Trust in International Cooperation International Security Institutions, Domestic Politics and American Multilateralism
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Trust in International Cooperation challenges conventional wisdoms concerning the part which trust plays in international cooperation and the origins of American multilateralism. Rathbun questions rational institutionalist arguments, demonstrating that trust precedes rather than follows the creation of international organizations. Drawing on social psychology, he shows that individuals placed in the same structural circumstances show markedly different propensities to cooperate based on their beliefs about the trustworthiness of others. Linking this finding to political psychology, Rathbun explains why liberals generally pursue a more multilateral foreign policy than conservatives, evident in the Democratic Party's greater support for a genuinely multilateral League of Nations, United Nations and North Atlantic Treaty Organization. Rathbun argues that the post-Second World War bipartisan consensus on multilateralism is a myth, and differences between the parties are growing continually starker.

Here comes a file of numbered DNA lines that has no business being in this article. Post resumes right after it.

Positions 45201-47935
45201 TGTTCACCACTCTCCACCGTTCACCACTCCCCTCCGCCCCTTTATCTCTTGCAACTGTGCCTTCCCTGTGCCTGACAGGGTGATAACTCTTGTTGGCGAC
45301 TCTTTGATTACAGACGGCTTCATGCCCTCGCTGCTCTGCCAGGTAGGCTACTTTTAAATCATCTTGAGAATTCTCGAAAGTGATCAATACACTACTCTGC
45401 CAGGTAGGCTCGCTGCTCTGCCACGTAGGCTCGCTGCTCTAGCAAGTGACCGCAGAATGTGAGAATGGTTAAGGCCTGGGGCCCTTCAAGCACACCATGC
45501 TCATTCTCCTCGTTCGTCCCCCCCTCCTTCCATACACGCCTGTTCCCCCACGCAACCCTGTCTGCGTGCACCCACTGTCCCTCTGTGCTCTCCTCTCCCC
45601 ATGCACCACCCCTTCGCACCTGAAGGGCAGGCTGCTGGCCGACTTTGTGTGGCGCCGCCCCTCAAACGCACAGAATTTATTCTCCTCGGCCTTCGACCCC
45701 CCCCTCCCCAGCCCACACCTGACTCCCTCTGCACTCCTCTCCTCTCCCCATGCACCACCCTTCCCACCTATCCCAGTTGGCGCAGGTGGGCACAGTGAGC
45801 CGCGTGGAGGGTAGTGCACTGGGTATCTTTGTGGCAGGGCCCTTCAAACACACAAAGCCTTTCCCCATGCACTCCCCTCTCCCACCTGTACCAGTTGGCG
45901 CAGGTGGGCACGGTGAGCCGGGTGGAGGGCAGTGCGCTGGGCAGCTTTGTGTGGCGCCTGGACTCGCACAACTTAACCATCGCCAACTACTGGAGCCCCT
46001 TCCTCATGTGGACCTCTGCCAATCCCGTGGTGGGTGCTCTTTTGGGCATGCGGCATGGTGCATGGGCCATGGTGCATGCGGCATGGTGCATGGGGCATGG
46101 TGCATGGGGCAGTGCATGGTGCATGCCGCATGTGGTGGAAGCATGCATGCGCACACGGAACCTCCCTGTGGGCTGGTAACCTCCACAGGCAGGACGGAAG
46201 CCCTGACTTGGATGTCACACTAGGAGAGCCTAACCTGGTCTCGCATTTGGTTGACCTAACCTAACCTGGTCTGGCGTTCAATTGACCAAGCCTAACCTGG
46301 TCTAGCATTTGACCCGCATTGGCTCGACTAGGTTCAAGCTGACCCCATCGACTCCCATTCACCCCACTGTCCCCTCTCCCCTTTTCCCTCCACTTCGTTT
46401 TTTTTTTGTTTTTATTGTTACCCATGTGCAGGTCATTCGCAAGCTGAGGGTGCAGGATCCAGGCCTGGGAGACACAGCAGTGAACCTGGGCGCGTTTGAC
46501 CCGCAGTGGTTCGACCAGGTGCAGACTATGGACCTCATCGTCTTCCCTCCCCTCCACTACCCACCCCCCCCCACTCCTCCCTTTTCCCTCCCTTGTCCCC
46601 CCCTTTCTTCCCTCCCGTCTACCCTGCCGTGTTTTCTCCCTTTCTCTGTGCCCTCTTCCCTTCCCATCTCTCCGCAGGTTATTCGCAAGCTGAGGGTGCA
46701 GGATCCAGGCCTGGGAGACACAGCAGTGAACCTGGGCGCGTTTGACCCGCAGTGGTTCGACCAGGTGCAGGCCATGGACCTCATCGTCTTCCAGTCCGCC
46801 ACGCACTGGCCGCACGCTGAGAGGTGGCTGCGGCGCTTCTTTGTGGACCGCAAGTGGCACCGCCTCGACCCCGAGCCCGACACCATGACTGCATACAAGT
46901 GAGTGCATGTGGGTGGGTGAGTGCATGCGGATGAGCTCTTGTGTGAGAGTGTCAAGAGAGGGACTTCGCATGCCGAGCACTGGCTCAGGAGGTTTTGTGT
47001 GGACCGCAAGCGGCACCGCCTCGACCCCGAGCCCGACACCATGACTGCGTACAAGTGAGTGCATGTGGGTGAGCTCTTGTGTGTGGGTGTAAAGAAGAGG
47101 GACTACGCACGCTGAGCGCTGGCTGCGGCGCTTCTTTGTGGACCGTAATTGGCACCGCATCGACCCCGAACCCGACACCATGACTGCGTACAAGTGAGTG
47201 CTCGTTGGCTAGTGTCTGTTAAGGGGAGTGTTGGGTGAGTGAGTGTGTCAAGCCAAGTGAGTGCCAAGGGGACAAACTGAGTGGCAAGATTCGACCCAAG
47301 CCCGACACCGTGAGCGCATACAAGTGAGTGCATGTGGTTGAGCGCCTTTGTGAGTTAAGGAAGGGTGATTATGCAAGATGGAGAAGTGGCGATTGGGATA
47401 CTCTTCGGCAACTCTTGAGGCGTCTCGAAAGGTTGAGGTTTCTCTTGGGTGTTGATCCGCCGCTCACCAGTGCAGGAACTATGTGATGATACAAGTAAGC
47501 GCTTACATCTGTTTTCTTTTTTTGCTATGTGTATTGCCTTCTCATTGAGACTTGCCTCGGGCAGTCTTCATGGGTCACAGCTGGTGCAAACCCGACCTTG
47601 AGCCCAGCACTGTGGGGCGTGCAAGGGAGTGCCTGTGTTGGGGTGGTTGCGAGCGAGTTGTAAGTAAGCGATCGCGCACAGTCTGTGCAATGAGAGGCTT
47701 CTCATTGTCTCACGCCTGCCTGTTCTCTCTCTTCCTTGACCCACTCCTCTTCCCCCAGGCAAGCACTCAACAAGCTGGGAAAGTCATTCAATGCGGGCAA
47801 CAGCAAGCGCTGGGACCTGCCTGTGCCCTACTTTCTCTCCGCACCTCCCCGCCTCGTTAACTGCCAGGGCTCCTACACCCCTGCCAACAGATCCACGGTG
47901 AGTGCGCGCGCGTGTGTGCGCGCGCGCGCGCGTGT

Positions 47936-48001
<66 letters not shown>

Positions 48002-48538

List price: $29.95
Copyright year: 2011
Publisher: Cambridge University Press
Publication date: 12/1/2011
Size: 6.00" wide x 9.00" long x 0.50" tall
|Circles of trust: reciprocity, community and multilateralism|
|Anarchical social capital: a social psychological theory of trust, international cooperation and institutional design|
|The open circle: the failure of the League of Nations|
|Squaring the circle: the birth of the United Nations|
|Closing the circle: the negotiation of the North Atlantic Treaty|
|Coming full circle: fear, terrorism and the future of American multilateralism|